Employer Liability Insurance

The policy helps pay a business owner's costs arising from the legal liability for damages and/or death or injury sustained whilst at work.
Employer Liability Insurance

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The employer's liability insurance policy covers the legal liability of the insured "employer" for bodily injury or death of any employee directly engaged in his service, under an employment or training contract during the insurance period, which arises during and because of the exercise of his specified work with the insured in the activity.


The Employers' Liability Policy covers the legal liability of the organization for accidental bodily injury that occurs to employees due to negligence arising out of and during work.


The employer is compensated in respect of all amounts that he is legally liable to pay as damages, costs and expenses of the plaintiff arising from accidental bodily injury occurring during the insurance period in connection with the course of work.


What is an Employer's Liability Insurance Policy?

An employer's liability insurance policy is an insurance policy that deals with claims of workers who have suffered a work-related injury or illness that is not covered by the workers' insurance policy.


It is a type of liability insurance, which can be added to workers' compensation to further protect companies against costs associated with workplace injuries, illness and death.


However, the employer's liability insurance policy does not cover the legal costs of employee claims accusing of racial discrimination, sexual harassment or unlawful acts To cover these cases, the employer will need to purchase a separate type of insurance policy called Employment Practices Liability Insurance (EPLI).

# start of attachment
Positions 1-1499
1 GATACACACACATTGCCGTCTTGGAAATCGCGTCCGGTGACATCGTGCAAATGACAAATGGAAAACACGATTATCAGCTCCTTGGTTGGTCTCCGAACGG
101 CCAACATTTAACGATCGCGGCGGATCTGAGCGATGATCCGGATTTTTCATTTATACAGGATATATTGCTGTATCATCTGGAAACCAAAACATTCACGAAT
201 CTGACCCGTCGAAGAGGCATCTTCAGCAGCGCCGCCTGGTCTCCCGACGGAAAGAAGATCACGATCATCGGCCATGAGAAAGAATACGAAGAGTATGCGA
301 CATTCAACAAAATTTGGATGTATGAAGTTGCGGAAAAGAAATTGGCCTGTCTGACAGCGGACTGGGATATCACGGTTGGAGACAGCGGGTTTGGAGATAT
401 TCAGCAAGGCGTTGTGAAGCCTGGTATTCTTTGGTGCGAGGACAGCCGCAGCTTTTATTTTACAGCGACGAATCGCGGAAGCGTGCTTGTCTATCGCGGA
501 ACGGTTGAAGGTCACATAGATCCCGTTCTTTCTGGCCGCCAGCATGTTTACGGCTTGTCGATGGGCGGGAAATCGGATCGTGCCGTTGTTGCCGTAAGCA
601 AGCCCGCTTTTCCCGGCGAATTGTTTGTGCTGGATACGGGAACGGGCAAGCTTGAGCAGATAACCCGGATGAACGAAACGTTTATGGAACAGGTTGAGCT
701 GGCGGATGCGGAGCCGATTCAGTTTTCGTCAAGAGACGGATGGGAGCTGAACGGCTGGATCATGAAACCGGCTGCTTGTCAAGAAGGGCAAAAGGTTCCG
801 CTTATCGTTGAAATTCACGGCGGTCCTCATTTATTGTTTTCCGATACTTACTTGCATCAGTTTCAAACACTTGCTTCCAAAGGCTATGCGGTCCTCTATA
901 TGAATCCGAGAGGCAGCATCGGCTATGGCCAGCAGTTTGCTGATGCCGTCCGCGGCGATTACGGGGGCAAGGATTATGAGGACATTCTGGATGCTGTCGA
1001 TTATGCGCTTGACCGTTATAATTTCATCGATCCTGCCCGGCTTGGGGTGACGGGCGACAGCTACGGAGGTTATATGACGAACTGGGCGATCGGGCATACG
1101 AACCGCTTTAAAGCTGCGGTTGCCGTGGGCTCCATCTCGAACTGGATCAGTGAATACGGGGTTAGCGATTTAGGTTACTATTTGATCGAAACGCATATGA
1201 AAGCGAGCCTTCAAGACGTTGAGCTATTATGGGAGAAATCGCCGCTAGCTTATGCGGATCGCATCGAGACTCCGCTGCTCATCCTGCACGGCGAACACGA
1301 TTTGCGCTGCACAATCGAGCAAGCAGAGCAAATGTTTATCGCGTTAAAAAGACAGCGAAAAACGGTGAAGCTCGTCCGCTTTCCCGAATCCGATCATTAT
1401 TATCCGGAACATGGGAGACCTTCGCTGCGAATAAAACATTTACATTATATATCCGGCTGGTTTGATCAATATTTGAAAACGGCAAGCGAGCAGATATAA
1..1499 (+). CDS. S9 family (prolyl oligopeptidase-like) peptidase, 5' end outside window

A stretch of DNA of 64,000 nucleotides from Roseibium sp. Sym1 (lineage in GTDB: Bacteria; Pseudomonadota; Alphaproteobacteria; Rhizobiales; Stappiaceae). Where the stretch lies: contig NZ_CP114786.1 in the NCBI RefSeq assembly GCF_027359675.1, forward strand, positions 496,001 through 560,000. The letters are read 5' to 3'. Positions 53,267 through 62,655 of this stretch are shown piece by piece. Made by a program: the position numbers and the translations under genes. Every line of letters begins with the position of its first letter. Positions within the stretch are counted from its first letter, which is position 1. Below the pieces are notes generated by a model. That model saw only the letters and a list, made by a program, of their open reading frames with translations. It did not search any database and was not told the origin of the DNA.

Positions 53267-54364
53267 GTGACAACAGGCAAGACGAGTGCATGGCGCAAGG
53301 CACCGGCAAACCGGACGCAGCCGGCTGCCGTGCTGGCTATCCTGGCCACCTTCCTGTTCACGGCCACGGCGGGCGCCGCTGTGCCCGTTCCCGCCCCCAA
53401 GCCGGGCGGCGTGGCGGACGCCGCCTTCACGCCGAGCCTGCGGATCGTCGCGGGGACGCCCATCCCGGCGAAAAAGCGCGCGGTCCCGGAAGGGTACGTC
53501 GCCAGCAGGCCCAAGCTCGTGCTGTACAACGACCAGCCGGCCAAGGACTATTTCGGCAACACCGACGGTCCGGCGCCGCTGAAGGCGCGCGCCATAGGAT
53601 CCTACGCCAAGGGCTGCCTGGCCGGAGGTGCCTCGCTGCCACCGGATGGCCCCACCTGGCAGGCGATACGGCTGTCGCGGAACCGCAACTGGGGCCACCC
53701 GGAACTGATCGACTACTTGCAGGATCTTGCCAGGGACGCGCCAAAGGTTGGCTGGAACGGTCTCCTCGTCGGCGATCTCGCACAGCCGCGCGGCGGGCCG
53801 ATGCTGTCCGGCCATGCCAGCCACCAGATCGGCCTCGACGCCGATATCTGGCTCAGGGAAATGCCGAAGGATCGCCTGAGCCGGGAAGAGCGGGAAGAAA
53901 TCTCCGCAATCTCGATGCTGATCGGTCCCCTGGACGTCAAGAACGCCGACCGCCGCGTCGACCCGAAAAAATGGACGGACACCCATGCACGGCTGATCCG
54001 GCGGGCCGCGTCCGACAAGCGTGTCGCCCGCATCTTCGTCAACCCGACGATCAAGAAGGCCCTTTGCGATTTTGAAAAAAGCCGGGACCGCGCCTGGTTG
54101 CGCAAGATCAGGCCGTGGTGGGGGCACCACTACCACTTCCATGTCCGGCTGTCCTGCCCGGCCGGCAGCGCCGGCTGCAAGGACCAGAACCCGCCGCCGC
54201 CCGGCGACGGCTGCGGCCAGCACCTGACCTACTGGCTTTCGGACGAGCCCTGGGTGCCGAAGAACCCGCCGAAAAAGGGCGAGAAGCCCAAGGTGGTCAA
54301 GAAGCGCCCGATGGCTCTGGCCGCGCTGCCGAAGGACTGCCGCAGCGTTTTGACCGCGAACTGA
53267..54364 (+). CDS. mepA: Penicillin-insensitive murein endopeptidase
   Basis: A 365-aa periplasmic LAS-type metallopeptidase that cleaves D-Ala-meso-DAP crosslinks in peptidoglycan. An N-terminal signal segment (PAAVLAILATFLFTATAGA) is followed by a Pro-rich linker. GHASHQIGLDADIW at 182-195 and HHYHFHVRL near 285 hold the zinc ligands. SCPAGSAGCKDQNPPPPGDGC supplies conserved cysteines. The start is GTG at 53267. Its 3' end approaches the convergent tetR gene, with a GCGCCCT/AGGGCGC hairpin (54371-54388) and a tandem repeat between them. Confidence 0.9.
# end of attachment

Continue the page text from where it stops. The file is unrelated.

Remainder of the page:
Key Points of Employer Insurance Policy

  • Employers' liability insurance covers companies against costs and claims by employees that are not covered by workers' compensation.

  • Many companies choose to take on employers' liability insurance to help cover legal costs and lawsuits.

  • Most workers' compensation insurance policies automatically include employer liability insurance.

  • Employer's liability insurance places limits on the amounts paid per employee, accident or policy.


How does the Employer's Liability Insurance Policy work?

The majority of private sector employees are covered by nationwide workers' compensation laws, with most countries requiring most employers to carry workers' compensation insurance mainly.


The employer's liability insurance policy provides compensation to workers with a certain level of coverage for medical expenses and lost wages for employees or their beneficiaries when an employee is injured, sick, or dies as a result of their employment.


This is where the primary role of an employer's insurance policy emerges: it is designed to deal with expenses that fall outside the scope of workers' compensation or public liability insurance laws, and provides additional protection against financial losses of the company or business.


What are the exclusions not covered by the regular employer's liability policy?

The usual employer's liability insurance policy will not cover all injuries that occur due to the following reasons:


  • Wars and invasions

  • Hostilities, civil wars and revolutions.

  • Claims arising from the use of asbestos or asbestos-containing materials.

  • Liability assumed by the contract (unless liability arises in any case in the absence of the contract).

  • Fines, penalties, lump sum damages and punitive or discretionary damages.

  • Responsibility for working abroad.

  • Pollution (unless caused by sudden, specific, unintentional and unexpected causes).

  • Nuclear or radiation exposure.

  • Jurisdiction.